Congrats to Bobby Davis, who recently defended and submitted his MSc thesis: Monitoring fish-community contaminant body burdens following lowhead dam removal in an urban river system. Bobby is now located in Washington, D.C., where he has started his new position with the World Wildlife Fund (WWF) in the aquaculture division of the food team, where he’ll be working on markets-based incentives programs to minimize the environmental impacts of aquaculture operations. Best of luck!
We’re thrilled to host Dr. Caryn Vaughn, Presidential Professor of Biology and George Lynn Cross Research Professor at the University of Oklahoma. Dr. Vaughn will be speaking this afternoon as part of our SENR Seminar Series. The title of her talk is: “Consumer Aggregations Act as Hotspots of Ecosystem Services in Rivers”. See announcement here: vaughn-flyer-2
Welcome Dr. Vaughn!
Check out our new article:
Alberts, J.M., and S.M.P. Sullivan. 2016. Factors influencing aquatic-to-terrestrial contaminant transport to terrestrial arthropod consumers in a mid-size river system. Environmental Pollution 213: 53-62
- River contamination decreased with downstream longitudinal distance from a large urban center (see Figure below).
- Recipient consumer dynamics were influenced by riparian habitat complexity.
- Contaminant flux via emergent insects was not a strong predictor of terrestrial arthropod body burdens.
- Terrestrial consumer body burdens were best predicted by riparian land cover.
- Riparian land cover regulated aquatic-to-terrestrial contaminant transport.
Alayna successfully defended her MS thesis, “Short-term consequences of lowhead-dam removal for fish community dynamics in an urban river system” last Wed. May 4th and submitted her approved thesis this Tuesday. Alayna will be presenting some of her results at the upcoming Society for Freshwater Science meeting in Sacramento later this month. Nice job Alayna and best of luck in your next adventure!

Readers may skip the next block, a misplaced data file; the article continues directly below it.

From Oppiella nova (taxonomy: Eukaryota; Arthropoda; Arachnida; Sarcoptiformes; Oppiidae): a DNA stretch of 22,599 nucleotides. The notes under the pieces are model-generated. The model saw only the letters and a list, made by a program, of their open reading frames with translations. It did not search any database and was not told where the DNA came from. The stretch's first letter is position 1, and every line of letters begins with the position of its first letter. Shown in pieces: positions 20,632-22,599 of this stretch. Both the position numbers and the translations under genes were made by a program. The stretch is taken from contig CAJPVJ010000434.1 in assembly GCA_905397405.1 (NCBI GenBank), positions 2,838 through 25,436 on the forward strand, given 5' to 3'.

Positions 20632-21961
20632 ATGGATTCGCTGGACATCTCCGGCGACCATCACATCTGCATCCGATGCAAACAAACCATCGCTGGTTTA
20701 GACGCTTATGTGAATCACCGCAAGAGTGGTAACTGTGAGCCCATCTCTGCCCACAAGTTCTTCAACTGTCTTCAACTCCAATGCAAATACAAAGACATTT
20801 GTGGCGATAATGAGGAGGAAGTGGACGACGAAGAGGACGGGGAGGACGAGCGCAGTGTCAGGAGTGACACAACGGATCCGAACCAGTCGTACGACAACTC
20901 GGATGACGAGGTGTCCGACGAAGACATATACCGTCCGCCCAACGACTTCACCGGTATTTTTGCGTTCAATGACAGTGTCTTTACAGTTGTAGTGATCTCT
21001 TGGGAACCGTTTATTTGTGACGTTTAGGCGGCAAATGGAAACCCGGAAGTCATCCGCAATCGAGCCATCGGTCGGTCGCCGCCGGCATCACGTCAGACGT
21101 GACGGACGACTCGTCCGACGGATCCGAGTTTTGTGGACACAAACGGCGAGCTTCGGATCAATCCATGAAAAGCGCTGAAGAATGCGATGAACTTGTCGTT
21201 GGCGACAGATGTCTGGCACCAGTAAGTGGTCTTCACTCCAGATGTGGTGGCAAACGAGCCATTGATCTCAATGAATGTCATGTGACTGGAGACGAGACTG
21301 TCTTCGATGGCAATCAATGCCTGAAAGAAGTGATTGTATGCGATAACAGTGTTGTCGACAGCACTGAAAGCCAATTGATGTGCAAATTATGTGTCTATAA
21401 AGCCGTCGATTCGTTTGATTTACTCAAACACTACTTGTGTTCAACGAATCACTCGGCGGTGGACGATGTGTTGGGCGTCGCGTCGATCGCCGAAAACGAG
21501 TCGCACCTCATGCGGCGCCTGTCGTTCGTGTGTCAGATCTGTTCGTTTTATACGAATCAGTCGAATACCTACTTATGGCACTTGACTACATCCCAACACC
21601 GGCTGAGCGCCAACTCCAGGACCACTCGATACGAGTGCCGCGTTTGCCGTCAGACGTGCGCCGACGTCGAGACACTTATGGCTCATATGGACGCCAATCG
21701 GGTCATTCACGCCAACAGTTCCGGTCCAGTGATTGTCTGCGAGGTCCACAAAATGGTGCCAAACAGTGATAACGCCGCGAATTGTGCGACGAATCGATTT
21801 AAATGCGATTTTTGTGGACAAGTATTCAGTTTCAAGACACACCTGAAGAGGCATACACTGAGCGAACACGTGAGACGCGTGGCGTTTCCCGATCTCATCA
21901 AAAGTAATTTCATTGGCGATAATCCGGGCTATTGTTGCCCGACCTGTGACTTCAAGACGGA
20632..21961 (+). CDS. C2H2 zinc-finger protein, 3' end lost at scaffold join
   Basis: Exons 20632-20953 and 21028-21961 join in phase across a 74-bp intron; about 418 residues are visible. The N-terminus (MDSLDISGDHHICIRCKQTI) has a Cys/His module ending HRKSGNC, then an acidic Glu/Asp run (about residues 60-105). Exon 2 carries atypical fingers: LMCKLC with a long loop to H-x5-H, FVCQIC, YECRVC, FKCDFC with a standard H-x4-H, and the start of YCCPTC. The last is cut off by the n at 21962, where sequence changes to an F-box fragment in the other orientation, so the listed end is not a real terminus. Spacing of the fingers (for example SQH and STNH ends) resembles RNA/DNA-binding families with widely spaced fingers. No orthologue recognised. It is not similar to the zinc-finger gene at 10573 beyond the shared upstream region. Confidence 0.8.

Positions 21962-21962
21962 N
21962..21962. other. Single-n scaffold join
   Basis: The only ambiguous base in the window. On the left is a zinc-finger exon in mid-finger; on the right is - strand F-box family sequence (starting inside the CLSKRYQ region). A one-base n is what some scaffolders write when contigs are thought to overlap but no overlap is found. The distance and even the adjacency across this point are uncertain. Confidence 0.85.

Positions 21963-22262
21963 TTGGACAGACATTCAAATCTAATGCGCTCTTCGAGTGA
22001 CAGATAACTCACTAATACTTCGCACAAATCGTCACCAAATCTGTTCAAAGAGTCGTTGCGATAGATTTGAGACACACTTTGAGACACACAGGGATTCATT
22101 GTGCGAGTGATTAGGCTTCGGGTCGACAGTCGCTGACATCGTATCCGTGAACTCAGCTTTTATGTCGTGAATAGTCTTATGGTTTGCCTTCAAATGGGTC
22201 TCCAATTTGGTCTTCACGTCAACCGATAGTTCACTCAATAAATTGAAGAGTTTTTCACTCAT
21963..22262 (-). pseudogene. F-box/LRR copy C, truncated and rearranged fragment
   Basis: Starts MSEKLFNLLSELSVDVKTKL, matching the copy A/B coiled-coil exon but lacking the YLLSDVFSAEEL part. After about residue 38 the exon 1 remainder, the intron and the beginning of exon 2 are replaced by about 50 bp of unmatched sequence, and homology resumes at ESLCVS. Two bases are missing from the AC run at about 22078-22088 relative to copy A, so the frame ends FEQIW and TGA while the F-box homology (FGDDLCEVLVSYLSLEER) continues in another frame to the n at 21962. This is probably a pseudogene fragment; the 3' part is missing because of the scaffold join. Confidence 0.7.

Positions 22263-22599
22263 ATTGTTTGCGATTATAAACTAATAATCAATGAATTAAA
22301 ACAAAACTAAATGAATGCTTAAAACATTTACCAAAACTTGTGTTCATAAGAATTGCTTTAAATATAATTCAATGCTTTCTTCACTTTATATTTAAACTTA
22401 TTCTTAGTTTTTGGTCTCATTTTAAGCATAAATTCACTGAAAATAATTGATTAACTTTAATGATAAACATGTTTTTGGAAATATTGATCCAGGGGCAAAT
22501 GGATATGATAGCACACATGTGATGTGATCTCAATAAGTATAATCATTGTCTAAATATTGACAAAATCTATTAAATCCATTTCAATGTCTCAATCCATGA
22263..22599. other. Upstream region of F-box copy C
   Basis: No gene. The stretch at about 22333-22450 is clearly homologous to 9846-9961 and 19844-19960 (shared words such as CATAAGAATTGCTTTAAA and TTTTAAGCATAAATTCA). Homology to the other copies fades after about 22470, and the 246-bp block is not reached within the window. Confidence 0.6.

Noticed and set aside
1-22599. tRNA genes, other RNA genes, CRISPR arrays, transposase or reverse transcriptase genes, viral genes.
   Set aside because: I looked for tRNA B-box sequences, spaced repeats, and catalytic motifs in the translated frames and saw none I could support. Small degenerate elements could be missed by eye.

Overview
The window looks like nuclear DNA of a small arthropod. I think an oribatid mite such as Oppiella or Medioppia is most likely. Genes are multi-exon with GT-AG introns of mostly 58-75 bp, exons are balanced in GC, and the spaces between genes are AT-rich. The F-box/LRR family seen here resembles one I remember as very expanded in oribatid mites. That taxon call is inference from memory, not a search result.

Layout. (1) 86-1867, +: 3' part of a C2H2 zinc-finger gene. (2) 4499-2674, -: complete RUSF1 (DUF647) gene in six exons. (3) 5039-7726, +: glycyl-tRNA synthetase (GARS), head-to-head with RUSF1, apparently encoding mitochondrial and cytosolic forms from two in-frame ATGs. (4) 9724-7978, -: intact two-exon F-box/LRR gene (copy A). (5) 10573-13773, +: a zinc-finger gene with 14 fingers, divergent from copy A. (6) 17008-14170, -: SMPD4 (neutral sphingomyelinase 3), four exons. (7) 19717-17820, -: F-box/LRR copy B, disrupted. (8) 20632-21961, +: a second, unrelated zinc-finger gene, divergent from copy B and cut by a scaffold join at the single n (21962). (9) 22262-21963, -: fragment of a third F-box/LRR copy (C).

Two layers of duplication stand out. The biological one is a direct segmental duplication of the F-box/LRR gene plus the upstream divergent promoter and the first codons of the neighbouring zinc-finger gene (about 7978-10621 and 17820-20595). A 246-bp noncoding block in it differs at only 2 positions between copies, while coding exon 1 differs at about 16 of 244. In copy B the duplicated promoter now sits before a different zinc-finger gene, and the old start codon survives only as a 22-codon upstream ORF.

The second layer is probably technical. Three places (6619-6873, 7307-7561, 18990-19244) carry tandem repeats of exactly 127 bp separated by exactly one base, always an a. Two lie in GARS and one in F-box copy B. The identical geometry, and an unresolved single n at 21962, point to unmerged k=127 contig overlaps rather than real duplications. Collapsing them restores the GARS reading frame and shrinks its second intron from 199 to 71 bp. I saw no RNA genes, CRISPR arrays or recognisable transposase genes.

New STRIVE findings published in Ecology show the importance of aquatic primary producers to terrestrial food webs. Of the primary producers, phytoplankton (19%) provided the greatest nutritional contribution to terrestrial consumers (including riparian beetles, spiders, damselflies, swallows, and raccoons), followed by periphyton (14%) and macrophytes (11%). Read below for more info:
Kautza, A., and S.M.P. Sullivan. 2016. The energetic contributions of aquatic primary producers to terrestrial food webs in a mid-size river system. Ecology. doi: 10.1890/15-1095
Abstract: Rivers are increasingly recognized as providing nutritional subsidies (i.e., energy and nutrients) to adjacent terrestrial food webs via depredation of aquatic organisms (e.g., emergent aquatic insects, crayfish, fish) by terrestrial consumers. However, because these prey organisms assimilate energy from both aquatic (e.g., benthic algae, phytoplankton, aquatic macrophytes) and terrestrial (e.g., riparian leaf detritus) primary producers, river subsidies to terrestrial consumers represent a combination of aquatically- and terrestrially-derived energy. To date, the explicit contribution of energy derived from aquatic primary producers to terrestrial consumers has not been fully explored yet might be expected to be quantitatively important to terrestrial food webs. At 12 reaches along a 185-km segment of the 6th-order Scioto River system (Ohio, USA), we quantified the relative contribution of energy derived from aquatic primary producers to a suite of terrestrial riparian consumers that integrate the adjacent landscape across multiple spatial scales through their foraging activities (tetragnathid spiders, rove beetles, adult coenagrionid damselflies, riparian swallows, and raccoons). We used naturally-abundant stable isotopes (13C and 15N) of periphyton, phytoplankton, macrophytes, and terrestrial vegetation to evaluate the energetic contribution of aquatic primary producers to terrestrial food webs. Shoreline tetragnathid spiders were most reliant on aquatic primary producers (50%), followed by wider-ranging raccoons (48%), damselflies (44%), and riparian swallows (41%). Of the primary producers, phytoplankton (19%) provisioned the greatest nutritional contribution to terrestrial consumers (considered collectively), followed by periphyton (14%) and macrophytes (11%). Our findings provide empirical evidence that aquatic primary producers of large streams and rivers can be a critical nutritional resource for terrestrial food webs. We also show that aquatically-derived nutrition contributes to both shoreline and broader-ranging terrestrial consumers and thus may be an important landscape-scale energetic linkage between rivers and upland habitats.